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Storing sun and wind power

Several technologies are being tested to tie large-scale storage to renewable power sources. Images: Making wind power that lasts all day

When the sun sets or the wind dies down, renewable energy sources get a lot less reliable.

That's why large-scale electricity storage technologies are being pursued by a number of energy technology companies. Although none of these technologies are commonplace, they could fill a niche in the booming solar and wind industries and make renewable energy more economically compelling.

One company with a novel approach is Massachusetts-based start-up General Compression, which is building a wind turbine that compresses air and stores it underground in caves or other geological structures. The compressed air is drawn when needed and expanded to drive electricity generators.

A document on General Compression's Web site last month that has since been removed indicated it was looking for $30 million this fall to finance its expansion.

Earlier this month, Australian firm Cleantech Ventures made a "significant investment" in Smart Storage Pty to commercialize a hybrid battery for off-grid storage. The "ultrabattery" technology stems from research at Australia's national science agency.

Flywheels from companies like Beacon Power have been approved by regulators for maintaining a steady frequency over the grid as power demand fluctuates minute to minute. The flywheels--essentially a huge rotating cylinder--are designed to absorb energy when the grid is making excess energy and feed the energy back to meet shortfalls in supply.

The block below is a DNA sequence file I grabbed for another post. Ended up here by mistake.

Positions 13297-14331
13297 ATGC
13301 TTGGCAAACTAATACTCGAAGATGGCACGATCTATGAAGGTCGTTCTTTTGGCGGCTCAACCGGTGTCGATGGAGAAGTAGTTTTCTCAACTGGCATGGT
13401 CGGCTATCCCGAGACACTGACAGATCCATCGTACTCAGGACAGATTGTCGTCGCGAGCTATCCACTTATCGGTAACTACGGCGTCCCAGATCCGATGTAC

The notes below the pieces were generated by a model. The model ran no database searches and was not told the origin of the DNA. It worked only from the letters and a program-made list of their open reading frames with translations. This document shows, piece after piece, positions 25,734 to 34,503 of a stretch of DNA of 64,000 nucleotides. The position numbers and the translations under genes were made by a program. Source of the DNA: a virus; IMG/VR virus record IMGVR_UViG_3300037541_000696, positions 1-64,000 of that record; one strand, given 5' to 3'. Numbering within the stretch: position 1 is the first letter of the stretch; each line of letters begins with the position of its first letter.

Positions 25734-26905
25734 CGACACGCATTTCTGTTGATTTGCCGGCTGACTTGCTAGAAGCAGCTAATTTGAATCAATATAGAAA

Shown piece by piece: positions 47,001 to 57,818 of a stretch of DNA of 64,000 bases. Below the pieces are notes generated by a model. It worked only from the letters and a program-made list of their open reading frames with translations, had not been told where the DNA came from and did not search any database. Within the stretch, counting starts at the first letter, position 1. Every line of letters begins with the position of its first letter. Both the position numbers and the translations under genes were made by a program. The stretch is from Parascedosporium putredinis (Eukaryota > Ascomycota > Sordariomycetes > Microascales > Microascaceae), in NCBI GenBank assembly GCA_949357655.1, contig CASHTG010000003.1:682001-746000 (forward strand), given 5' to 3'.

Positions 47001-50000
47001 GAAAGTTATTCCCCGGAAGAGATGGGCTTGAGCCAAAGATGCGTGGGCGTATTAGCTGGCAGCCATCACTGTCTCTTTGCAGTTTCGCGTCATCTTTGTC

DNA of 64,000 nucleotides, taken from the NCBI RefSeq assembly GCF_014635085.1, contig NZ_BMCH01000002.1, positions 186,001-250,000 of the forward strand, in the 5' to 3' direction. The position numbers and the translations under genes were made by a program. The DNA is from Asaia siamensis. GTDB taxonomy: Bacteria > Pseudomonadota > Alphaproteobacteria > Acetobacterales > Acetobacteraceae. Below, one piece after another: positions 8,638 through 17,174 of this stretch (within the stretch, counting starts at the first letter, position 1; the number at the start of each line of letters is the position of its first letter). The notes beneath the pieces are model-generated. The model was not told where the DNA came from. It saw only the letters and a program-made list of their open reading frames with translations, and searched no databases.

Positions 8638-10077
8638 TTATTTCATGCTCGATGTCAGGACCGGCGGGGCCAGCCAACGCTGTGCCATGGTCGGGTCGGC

For several hours of storage, utilities are testing different battery technologies. Each of these techniques has different purposes and drawbacks but are getting serious consideration, say experts.

"There's been more going on in energy storage in the last six months than in decades (prior)," said Garth Corey, an electrical storage consultant and former Sandia National Labs scientist. "There are true benefits, but we haven't had the tools to do it."

An energy bill, now making its way through Congress, may include a provision that would boost the amount of renewable energy that electric utilities need to generate.

But even without higher renewable energy mandates, large-scale storage stands to make wind and solar--two of the fastest sources of power generation--more versatile.

Bottling wind power
Right now, electricity generators supply electricity to meet shifting demand. But unlike natural gas or coal-fired power plants, utilities cannot count on a wind farm or solar array to meet its peak demand needs, typically in the middle of the day.

One of the most promising techniques for addressing "peak power" is called compressed air energy storage (CAES), a storage method that General Compression intends to plug into.

This technique allows utilities to store hours' and even weeks' worth of electricity. The idea is to use power generators to compress air during off-peak hours, like during the middle of the night, and then tap into it later in the day, when they can command a higher price for electricity.

An initial CAES facility in Alabama is using the stored compressed air in conjunction with a traditional natural gas turbine. Gas turbines use about two-thirds of their fuel to compress air, according to the Electricity Storage Association. The CAES system pre-compresses the air, making the turbines more efficient.